Ilimanaq.

This tiny little settlement located just on the other side of the icefjord is a charming place to say the least. There are colourful homes scattered across the land, a small lake, huskies and often humpbacks that come to visit. There has been investment in recent years to help this dwindling settlement be home to some tourism activities. There is a little lodge where the cabins are scattered throughout the coastline on a boardwalk and a fine dining restaurant that uses locally sourced ingredients only. To get to this little settlement you can take a boat taxi or schedule your lodge visit with local operators or you can join a photography tour where this place is a stop.

West and East Greenland Chase Teron

West Greenland settlement of Ilimanaq, Greenland by Chase Teron

West Greenland settlement of Ilimanaq, Greenland by Chase Teron

What is there to photograph in East Greenland?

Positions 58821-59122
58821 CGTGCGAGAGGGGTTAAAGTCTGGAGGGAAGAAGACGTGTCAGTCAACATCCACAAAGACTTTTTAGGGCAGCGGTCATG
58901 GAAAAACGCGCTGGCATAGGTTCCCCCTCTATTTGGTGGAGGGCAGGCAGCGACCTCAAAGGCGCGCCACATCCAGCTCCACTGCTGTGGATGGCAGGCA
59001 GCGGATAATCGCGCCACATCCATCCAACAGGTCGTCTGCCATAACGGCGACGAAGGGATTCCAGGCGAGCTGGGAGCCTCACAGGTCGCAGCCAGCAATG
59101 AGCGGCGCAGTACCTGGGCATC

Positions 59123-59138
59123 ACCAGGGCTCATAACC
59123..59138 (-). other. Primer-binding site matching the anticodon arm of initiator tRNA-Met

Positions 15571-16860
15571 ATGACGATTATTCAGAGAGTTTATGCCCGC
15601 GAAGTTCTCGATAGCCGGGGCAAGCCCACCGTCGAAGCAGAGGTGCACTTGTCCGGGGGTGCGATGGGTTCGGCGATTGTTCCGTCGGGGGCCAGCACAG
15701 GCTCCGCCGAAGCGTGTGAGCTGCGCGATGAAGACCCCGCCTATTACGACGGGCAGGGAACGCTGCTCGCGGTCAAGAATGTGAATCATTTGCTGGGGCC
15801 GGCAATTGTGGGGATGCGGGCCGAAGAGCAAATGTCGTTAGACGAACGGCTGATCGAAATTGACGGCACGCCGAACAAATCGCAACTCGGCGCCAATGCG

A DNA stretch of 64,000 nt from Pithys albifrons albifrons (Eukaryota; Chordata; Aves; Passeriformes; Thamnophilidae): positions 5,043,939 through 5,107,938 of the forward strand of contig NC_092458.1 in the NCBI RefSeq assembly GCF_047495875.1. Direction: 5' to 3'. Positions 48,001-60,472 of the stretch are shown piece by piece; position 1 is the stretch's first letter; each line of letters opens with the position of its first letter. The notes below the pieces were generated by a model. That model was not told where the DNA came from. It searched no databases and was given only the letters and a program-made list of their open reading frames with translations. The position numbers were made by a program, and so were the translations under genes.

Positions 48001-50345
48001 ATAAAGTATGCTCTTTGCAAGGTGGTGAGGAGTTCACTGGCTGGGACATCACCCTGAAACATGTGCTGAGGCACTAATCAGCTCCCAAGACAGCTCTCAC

East Greenland is a location right out of a fiction novel. This is an explorer and adventurers dream to be able to witness the jagged mountain peaks with massive icebergs in the foreground.

Scoresbysund’s Iceberg Graveyard at Red Island.

One of the best locations within Scoresbysund and in the entirety of Greenland is the iceberg graveyard at Red Island. This location provides photographers with icebergs of all shapes and sizes with warm contrasting red and brown tones of the unique surrounding landscape. Another reason why this location is so fantastic is that it’s somewhat sheltered and therefore providing you with reflection opportunities with the right, wind free conditions. The moraines below the surface and the more shallow depths stop the icebergs in their tracks by bottoming out, hence the name Iceberg Graveyard. This location is accessible by zodiac where it can be then explored further by zodiac or by hiking along the hillside ridges. This location is ideal for shooting with various focal length for both large dynamic scenes, abstract scenes and of course aerial photography opportunities.